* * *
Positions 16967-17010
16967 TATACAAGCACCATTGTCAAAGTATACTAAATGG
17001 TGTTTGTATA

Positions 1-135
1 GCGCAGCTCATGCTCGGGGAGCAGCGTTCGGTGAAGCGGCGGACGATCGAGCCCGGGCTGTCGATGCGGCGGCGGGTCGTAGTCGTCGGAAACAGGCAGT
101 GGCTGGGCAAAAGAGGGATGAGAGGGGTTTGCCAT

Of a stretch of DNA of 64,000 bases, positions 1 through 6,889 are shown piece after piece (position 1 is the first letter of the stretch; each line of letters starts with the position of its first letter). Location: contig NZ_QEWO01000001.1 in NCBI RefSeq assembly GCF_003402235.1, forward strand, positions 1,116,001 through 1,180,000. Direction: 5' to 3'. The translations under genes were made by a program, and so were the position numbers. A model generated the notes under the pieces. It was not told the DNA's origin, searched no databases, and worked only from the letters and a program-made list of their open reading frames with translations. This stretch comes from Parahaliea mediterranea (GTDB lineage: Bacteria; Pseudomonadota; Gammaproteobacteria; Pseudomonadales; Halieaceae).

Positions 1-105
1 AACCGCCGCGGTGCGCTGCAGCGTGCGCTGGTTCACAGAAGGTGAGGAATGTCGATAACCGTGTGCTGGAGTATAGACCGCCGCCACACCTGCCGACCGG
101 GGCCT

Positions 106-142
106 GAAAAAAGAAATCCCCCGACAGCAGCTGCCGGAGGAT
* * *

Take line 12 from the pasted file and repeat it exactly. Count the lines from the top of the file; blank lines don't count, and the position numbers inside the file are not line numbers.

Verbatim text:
106 GAAAAAAGAAATCCCCCGACAGCAGCTGCCGGAGGAT